Month: August 2017

Saturday assorted links

1. Does cutting the corporate income tax boost the demand for labor?

2. “By threatening to sabotage their own interests but hurt the impatient state even more, citizens can compel the state to deliver broader policy benefits. We illustrate this logic with the case of polio vaccination in northern Nigeria, where entire communities have resisted the vaccine as a strategy to bargain for more desired services.”  Link here.

3. Germans who swim to work.  And Bill Kristol will interview me Sept.13 in Chicago.  And apply to become new host of NPR’s Planet Money.

4. The quickest and slowest economics journals.

5. When the government (Venezuela) loots checked luggage.

6. Why democracy is safe in America.  And are we overrating those North Korean ICBMs?

7. Ray Dalio’s succession plan.

Immigration flows are well below their postwar peaks

From Lyman Stone:

…the survey-based immigration method finds essentially no increase in immigration after the immigration reforms of the 1960s: indeed inflow rates may have declined. The implication here is that rising foreign-born population has its roots well before any changes to immigration law, and may be as much about declining outflows as it is about rising inflows.

Notably, both estimates give a similar 1940-Present estimate of average annual migration: 0.51% for the survey method, 0.57% for the category method. The category method is inflated by that bump around the 1950s, which was largely temporary, seasonal illegal immigration. Adjusted for that, it’s about 0.52%. In other words, both methods give similar long-run migration rates, at a long-run average level somewhat lower to the long-run average level in the previous migration period.

But the trend is different. The survey-based method suggests immigration rates peaked around 1970 and have fallen since. The category-based method suggests that immigration rates peaked in the 1990s, and have fallen since.

The longer piece covers a variety of other related topics, including stocks in addition to flows (longer lives and lower native fertility skew the stock), and the connection between immigration and pro-natalist policies.  Via Ross Douthat.

Can You Short the Apocalypse?

If the probability of nuclear war just went up why isn’t the stock market down? The stock market also didn’t fall during the Cuban Missile Crisis, as Lars Christensen points out:

If indeed we were on the brink of a nuclear exchange, one would certainly have expected the stock market to drop like a stone. Nothing of the sort happened. Instead, the S&P500 was little changed during the 13-day standoff between the United States and the Soviet Union.

Lars argues that the market must have figured out that MAD was a brilliant policy and thus the nuclear risk wasn’t anywhere near as large as most people thought (and nuclear war didn’t happen so the markets were right, right?)

Historian Arthur M. Schlesinger Jr., who was in the White House at the time, thought the Cuban Missile Crisis was the “most dangerous moment in human history.” None of the participants thought it was a yawn. I am inclined to accept their judgment. So why didn’t the market drop like a stone? It’s not so obvious that the apocalypse is priced into the stock market.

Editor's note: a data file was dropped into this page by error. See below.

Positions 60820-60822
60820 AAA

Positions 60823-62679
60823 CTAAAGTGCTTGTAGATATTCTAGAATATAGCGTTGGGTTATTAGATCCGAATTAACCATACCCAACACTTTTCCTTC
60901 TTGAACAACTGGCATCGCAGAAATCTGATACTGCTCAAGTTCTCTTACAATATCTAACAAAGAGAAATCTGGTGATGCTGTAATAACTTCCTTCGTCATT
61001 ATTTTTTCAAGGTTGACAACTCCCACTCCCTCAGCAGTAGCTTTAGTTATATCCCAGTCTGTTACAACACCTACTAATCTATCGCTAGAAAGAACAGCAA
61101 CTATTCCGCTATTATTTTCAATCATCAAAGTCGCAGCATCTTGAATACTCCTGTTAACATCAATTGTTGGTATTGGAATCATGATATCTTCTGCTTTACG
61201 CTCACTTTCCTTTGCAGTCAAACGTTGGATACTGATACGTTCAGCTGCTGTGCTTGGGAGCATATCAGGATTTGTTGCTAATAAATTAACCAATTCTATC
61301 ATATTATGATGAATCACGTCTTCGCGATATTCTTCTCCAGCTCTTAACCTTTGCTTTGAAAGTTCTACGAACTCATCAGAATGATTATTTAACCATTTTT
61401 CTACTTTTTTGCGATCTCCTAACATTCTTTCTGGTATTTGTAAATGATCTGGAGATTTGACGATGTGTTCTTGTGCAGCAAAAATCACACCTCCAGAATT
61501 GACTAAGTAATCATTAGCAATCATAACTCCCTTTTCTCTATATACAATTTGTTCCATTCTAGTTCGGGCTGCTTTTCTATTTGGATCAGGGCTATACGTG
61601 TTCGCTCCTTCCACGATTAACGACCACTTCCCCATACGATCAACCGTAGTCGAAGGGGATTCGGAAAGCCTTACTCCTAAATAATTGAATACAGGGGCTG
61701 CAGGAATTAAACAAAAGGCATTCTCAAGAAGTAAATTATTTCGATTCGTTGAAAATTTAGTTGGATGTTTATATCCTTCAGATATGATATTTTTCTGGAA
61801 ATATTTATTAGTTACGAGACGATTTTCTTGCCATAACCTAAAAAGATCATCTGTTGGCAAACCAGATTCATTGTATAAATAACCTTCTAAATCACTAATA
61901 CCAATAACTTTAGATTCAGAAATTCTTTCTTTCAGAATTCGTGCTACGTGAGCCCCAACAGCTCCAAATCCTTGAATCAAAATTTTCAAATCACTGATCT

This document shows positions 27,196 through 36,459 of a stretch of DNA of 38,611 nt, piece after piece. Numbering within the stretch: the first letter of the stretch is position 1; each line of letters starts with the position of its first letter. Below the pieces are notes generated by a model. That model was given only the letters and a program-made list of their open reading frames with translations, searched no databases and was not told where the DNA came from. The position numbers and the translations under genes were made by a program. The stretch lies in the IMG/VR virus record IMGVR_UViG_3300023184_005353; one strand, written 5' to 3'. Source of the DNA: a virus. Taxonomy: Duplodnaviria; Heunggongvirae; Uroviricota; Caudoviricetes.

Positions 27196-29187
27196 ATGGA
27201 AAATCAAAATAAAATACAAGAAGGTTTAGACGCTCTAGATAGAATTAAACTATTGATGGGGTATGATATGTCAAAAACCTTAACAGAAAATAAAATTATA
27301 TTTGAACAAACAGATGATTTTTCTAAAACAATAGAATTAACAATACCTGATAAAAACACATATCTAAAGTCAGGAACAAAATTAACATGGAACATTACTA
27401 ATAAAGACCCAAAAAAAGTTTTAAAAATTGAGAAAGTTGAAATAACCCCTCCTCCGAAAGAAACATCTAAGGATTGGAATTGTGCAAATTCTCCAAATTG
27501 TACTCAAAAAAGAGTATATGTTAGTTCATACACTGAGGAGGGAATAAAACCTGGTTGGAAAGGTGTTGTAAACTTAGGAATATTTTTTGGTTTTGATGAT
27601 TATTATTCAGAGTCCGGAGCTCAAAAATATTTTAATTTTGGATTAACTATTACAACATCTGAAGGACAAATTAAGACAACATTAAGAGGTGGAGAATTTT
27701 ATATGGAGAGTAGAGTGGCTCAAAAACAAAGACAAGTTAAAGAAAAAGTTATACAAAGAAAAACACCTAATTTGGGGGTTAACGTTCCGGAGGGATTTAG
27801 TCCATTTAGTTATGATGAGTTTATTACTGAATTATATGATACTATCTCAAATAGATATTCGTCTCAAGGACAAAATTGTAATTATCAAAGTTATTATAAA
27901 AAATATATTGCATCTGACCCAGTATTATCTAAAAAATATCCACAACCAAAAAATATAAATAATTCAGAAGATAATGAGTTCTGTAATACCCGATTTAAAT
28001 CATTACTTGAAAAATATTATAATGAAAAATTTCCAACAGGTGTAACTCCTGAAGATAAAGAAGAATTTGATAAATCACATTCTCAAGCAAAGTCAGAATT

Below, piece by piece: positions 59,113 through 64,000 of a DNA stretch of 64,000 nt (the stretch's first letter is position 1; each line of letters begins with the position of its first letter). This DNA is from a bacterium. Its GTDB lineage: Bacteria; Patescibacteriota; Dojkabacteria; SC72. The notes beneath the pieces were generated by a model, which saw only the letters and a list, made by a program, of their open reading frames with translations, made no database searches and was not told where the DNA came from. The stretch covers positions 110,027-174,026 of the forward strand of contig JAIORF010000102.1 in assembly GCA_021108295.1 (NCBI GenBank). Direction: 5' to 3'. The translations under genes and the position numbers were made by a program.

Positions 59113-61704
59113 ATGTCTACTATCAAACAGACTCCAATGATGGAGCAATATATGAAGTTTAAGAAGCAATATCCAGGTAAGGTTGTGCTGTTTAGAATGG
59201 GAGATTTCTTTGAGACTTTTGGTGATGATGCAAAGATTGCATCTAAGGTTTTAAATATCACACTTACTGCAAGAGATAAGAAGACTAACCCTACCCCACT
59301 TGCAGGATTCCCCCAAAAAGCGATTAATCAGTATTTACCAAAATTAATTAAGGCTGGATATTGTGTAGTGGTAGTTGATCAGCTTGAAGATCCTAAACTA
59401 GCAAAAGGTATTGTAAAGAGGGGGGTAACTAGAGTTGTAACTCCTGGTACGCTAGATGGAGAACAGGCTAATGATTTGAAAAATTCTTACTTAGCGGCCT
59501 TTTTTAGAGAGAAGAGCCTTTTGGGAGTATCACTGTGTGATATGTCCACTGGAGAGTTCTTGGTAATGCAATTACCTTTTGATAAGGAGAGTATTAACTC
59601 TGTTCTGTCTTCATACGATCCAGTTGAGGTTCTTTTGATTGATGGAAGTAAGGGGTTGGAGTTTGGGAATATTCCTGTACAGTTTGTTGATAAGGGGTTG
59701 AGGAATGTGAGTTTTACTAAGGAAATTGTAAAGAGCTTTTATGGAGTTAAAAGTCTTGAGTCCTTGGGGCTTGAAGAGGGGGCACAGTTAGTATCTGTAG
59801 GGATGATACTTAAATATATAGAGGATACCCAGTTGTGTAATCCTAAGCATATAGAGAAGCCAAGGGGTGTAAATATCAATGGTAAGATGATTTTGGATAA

Let’s remember why markets are good at forecasting events. If you think IBM’s dividends are going to fall then you sell IBM stock and the fall in price signals the future event. But what do you do with the proceeds from the sale of IBM stock? You buy some other asset. Since IBM is only a small share of the market there are lots of other assets to buy.

If you think a nuclear war is likely, and you sell your stocks, what do you buy? It’s pointless to buy other assets like bonds–the bond markets probably won’t exist. You could buy land but who will enforce your property right? Even cash might be useless following a nuclear war. Maybe some gold coins and canned goods would be useful but you may not be around to enjoy them.

If the apocalypse really is coming your best bet is to cash out and spend it all now. But really how much fun would that be? Sure, you could have a great week of hookers and coke but I suspect a lot of people might prefer the cheaper option of a walk in the forest.

If the apocalypse were coming, I would have a second helping of chocolate cake and maybe a third helping but utility diminishes. Since utility diminishes you get a lot less enjoyment by consuming all your wealth now than by spreading it over a lifetime.

Diminishing marginal utility means that the optimal strategy to meet the apocalypse is very costly. Suppose you expect IBM dividends to fall and so you sell your IBM stock and use the proceeds to buy something else. If IBM dividends don’t fall, you haven’t lost much. But if you expect a nuclear war, cash out and blow it all, then you’ve lost a lifetime of consumption in return for a momentary buzz.

The bottom line is that selling stock doesn’t really help you to deal with a nuclear war or even to improve your life much before the nuclear war happens. The problem isn’t markets. An information market could still be used to produce information about the probability of a nuclear war it’s just that I wouldn’t necessarily expect that probability to correlate with the broader markets. Since any actions you might take in the broader markets are fruitless or very high cost, knowing that the probability of a nuclear war has increased is mostly useless information. You might as well ignore useless information and proceed to buy and sell stock as if the information didn’t exist.